Three-quarters of US women disagree with a high-level panel's recommendations to raise the age of breast cancer screening and even more plan to ignore the guidelines, a poll showed Tuesday.
Of 1,136 women aged 35 and 75 interviewed over three days last week, 76 percent disagreed with the findings of the United States Preventive Services Task Force, which said most women should have their first screening mammogram at 50, not 40, and have follow-up checks every two years instead of annually.
Eighty-four percent of women in the 35 to 49 year age group, which is most affected by the decision, said they had no intention of heeding the panel's advice and would go ahead and have screening mammograms before they reached 50, the USA Today/Gallup poll showed.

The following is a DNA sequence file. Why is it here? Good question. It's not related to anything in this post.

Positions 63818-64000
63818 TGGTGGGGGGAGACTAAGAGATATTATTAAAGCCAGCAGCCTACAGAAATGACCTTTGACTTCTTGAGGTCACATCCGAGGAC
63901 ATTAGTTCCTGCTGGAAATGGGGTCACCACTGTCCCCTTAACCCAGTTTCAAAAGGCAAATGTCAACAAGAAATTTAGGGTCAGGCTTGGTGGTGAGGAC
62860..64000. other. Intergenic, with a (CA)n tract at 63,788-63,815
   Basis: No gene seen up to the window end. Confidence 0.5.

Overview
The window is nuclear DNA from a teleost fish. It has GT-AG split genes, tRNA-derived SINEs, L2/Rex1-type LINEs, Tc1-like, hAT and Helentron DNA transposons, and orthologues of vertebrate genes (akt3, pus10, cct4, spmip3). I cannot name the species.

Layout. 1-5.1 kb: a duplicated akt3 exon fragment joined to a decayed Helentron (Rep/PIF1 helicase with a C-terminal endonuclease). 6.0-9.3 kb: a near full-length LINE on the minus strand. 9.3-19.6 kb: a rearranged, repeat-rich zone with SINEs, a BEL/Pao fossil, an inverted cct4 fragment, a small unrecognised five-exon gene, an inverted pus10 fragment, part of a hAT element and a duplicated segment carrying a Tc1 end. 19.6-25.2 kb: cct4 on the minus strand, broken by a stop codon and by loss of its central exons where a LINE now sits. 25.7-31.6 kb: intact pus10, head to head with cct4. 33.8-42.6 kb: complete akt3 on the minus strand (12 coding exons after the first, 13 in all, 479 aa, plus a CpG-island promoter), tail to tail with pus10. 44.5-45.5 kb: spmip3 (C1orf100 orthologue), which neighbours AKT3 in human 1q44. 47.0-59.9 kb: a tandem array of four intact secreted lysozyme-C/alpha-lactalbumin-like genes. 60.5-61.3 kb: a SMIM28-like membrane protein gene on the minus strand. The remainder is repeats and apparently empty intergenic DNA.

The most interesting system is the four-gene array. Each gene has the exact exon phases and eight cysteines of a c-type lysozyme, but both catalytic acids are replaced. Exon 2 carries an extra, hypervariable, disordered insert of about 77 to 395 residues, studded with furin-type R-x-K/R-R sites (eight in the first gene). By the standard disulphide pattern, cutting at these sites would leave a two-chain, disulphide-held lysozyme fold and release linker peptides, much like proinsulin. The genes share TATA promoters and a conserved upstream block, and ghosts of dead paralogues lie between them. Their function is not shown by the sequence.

Three-quarters of the women surveyed thought the panel's decision was based mainly on a belief that fewer and later mammograms would save money, with only 16 percent saying the recommendations were arrived at after a fair assessment of the risks and benefits of mammograms for women under 50.
Forty-four percent, meanwhile, said they had felt very stressed over at least one mammogram. The task force's report said stress over false positives and unnecessary biopsies was a key factor behind the revised guidelines.
But even among women who said they have had at least one very stressful mammogram, two-thirds said they disagreed with the task force's recommendations.
Doctors and experts were in uproar last week when the new recommendations were issued, and warned that the suggested changes could mean more American women will die from breast cancer, which claims some 40,000 lives each year.